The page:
Don’t Fear The Reaper: Why Is Death In Pop-Culture Rarely Scary?

After reviewing some of the screen’s best and creepiest clowns, I got thinking. Clowns shouldn’t be scary at all. On the face of it, they’re just some jump dressed up in bright colours, clunky shoes and make up. And yet many people cack their pants at the sight of them. But someone, or something, that should legitimately be scary is death. The faithful scythe wielding grim reaper.

Yet, when you look through representations of the skeletal chap, in many cases death isn’t portrayed as frightening or scary, as clowns so frequently are. Instead, he’s made a bit of a joke of.

When it comes to the blade toting, black cloak wearing, skeleton of our timely demise, we just don’t seem to take it seriously.

Now, your average academic could probably storm into some kind of lecture about how this is all a defence mechanisms, laughing off our fears, mocking that which scares us most.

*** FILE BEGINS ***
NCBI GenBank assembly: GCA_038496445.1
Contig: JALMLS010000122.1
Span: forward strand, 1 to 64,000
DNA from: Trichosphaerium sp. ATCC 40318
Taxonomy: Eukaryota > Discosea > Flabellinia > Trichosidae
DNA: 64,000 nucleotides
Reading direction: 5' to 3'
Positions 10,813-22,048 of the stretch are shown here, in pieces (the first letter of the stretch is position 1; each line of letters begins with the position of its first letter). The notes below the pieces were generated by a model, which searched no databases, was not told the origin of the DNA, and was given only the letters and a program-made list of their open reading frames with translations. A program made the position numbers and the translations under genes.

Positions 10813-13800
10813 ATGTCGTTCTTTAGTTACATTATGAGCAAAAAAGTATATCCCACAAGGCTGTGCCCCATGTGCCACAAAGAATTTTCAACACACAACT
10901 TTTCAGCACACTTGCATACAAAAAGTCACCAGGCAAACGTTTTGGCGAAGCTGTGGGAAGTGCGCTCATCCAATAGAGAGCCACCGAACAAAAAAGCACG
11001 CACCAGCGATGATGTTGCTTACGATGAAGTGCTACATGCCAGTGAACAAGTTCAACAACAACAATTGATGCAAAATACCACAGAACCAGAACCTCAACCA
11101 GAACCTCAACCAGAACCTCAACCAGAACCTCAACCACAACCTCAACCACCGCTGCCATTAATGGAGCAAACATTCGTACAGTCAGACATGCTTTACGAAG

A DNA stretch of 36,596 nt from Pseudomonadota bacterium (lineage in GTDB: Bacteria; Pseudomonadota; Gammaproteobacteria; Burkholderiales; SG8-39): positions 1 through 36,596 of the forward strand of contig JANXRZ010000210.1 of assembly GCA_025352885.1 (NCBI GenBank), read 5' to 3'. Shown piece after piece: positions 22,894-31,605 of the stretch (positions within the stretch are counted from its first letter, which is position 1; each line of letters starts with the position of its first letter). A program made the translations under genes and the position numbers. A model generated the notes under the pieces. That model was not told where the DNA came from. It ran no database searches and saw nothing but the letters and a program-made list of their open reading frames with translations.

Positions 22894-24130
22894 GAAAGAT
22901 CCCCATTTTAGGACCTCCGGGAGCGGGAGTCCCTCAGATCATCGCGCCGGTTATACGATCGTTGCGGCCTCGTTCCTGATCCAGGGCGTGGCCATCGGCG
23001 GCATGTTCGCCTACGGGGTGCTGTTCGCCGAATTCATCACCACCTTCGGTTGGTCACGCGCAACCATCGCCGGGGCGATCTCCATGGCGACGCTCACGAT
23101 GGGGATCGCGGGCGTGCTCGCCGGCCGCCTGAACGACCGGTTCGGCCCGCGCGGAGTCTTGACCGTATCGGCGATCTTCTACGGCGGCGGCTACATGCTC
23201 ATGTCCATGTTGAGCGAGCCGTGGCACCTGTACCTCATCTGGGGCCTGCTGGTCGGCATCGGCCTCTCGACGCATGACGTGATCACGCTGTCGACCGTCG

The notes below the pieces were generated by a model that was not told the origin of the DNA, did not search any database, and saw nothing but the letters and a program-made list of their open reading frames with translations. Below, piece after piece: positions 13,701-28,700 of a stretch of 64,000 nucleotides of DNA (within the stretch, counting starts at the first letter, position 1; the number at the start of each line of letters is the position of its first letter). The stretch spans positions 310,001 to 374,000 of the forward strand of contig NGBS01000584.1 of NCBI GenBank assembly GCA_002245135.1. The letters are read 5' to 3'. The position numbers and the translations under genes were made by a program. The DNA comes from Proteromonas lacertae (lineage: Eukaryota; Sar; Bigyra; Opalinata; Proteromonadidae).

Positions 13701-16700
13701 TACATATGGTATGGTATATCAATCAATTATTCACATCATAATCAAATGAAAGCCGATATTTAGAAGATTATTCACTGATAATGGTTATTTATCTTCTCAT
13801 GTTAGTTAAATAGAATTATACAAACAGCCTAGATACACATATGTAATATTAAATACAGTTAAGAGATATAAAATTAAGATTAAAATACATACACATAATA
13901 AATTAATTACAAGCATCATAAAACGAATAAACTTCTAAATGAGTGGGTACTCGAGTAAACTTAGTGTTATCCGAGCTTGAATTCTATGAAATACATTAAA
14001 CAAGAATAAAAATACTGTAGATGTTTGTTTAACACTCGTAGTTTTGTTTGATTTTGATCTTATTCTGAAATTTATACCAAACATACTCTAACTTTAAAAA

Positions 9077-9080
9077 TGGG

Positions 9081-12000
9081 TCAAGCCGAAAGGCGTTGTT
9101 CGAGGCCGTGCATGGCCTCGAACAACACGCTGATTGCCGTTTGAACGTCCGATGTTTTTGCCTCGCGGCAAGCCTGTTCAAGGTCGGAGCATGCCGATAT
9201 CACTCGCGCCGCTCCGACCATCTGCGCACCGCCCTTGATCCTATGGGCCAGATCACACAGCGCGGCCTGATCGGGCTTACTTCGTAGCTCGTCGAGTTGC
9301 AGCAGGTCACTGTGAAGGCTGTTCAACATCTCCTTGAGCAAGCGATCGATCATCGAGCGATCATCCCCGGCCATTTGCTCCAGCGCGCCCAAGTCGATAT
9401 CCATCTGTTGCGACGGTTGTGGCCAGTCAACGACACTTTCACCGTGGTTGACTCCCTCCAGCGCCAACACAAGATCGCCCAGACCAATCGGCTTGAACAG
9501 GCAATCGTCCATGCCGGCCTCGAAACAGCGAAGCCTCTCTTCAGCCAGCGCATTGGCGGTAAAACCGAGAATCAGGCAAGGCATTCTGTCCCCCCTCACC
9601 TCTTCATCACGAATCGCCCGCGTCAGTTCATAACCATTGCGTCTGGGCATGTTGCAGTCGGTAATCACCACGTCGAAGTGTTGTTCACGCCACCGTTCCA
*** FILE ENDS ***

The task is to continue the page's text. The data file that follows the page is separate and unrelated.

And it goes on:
And maybe that’s right. I don’t know, I’m not a psychologist, armchair or otherwise. But what I do know is this: whether on the page or screen, death always delivers an entertaining performance.

Feel free to come to your own conclusions of why we love to see the reaper brought down a peg or two. Here’s a few of the best around.

Terry Pratchett’s Discworld

Terry Pratchett’s Death had to be first. His sequence of Discworld books are arguably some of the best in the series. Pratchett crafted his reaper into an all powerful, yet highly flawed character, who falls frequently into an existential crisis and abandons his post.